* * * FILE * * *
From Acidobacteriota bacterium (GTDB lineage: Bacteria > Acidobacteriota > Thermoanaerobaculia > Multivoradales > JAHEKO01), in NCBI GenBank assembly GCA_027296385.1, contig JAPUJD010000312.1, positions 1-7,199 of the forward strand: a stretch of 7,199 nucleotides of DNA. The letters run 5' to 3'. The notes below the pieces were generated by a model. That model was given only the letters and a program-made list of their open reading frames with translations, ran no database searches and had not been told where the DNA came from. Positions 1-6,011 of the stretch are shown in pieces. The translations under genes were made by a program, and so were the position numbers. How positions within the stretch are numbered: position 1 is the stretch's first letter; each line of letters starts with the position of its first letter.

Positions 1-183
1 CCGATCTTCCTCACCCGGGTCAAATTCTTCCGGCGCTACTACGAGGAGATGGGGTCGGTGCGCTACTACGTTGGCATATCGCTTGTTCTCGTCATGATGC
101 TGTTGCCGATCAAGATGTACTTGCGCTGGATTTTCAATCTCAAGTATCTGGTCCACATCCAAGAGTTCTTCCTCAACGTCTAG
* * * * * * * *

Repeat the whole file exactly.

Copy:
From Acidobacteriota bacterium (GTDB lineage: Bacteria > Acidobacteriota > Thermoanaerobaculia > Multivoradales > JAHEKO01), in NCBI GenBank assembly GCA_027296385.1, contig JAPUJD010000312.1, positions 1-7,199 of the forward strand: a stretch of 7,199 nucleotides of DNA. The letters run 5' to 3'. The notes below the pieces were generated by a model. That model was given only the letters and a program-made list of their open reading frames with translations, ran no database searches and had not been told where the DNA came from. Positions 1-6,011 of the stretch are shown in pieces. The translations under genes were made by a program, and so were the position numbers. How positions within the stretch are numbered: position 1 is the stretch's first letter; each line of letters starts with the position of its first letter.

Positions 1-183
1 CCGATCTTCCTCACCCGGGTCAAATTCTTCCGGCGCTACTACGAGGAGATGGGGTCGGTGCGCTACTACGTTGGCATATCGCTTGTTCTCGTCATGATGC
101 TGTTGCCGATCAAGATGTACTTGCGCTGGATTTTCAATCTCAAGTATCTGGTCCACATCCAAGAGTTCTTCCTCAACGTCTAG